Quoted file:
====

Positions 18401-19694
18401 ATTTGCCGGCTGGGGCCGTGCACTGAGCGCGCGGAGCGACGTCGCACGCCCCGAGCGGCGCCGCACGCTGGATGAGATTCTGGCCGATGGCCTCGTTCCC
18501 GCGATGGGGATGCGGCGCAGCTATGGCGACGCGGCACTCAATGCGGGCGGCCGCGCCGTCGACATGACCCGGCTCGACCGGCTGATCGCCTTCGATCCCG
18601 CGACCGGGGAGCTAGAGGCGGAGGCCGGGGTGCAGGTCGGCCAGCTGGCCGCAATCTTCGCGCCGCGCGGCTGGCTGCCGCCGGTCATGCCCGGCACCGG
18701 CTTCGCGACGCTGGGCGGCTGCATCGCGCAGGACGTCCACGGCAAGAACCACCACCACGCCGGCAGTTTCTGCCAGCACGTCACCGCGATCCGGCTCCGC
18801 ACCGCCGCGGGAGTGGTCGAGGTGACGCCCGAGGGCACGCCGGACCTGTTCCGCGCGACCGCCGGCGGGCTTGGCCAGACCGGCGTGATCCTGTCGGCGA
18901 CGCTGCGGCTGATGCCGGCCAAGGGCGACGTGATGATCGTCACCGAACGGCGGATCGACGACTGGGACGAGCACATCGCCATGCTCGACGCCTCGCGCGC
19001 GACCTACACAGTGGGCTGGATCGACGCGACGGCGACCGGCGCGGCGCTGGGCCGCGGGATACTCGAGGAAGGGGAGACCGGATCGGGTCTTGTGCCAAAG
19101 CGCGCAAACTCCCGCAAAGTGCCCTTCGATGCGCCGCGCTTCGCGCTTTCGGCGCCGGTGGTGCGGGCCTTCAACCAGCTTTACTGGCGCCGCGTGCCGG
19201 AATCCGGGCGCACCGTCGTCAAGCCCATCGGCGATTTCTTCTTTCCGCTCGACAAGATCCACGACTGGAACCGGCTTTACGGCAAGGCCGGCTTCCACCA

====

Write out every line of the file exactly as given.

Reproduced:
Positions 18401-19694
18401 ATTTGCCGGCTGGGGCCGTGCACTGAGCGCGCGGAGCGACGTCGCACGCCCCGAGCGGCGCCGCACGCTGGATGAGATTCTGGCCGATGGCCTCGTTCCC
18501 GCGATGGGGATGCGGCGCAGCTATGGCGACGCGGCACTCAATGCGGGCGGCCGCGCCGTCGACATGACCCGGCTCGACCGGCTGATCGCCTTCGATCCCG
18601 CGACCGGGGAGCTAGAGGCGGAGGCCGGGGTGCAGGTCGGCCAGCTGGCCGCAATCTTCGCGCCGCGCGGCTGGCTGCCGCCGGTCATGCCCGGCACCGG
18701 CTTCGCGACGCTGGGCGGCTGCATCGCGCAGGACGTCCACGGCAAGAACCACCACCACGCCGGCAGTTTCTGCCAGCACGTCACCGCGATCCGGCTCCGC
18801 ACCGCCGCGGGAGTGGTCGAGGTGACGCCCGAGGGCACGCCGGACCTGTTCCGCGCGACCGCCGGCGGGCTTGGCCAGACCGGCGTGATCCTGTCGGCGA
18901 CGCTGCGGCTGATGCCGGCCAAGGGCGACGTGATGATCGTCACCGAACGGCGGATCGACGACTGGGACGAGCACATCGCCATGCTCGACGCCTCGCGCGC
19001 GACCTACACAGTGGGCTGGATCGACGCGACGGCGACCGGCGCGGCGCTGGGCCGCGGGATACTCGAGGAAGGGGAGACCGGATCGGGTCTTGTGCCAAAG
19101 CGCGCAAACTCCCGCAAAGTGCCCTTCGATGCGCCGCGCTTCGCGCTTTCGGCGCCGGTGGTGCGGGCCTTCAACCAGCTTTACTGGCGCCGCGTGCCGG
19201 AATCCGGGCGCACCGTCGTCAAGCCCATCGGCGATTTCTTCTTTCCGCTCGACAAGATCCACGACTGGAACCGGCTTTACGGCAAGGCCGGCTTCCACCA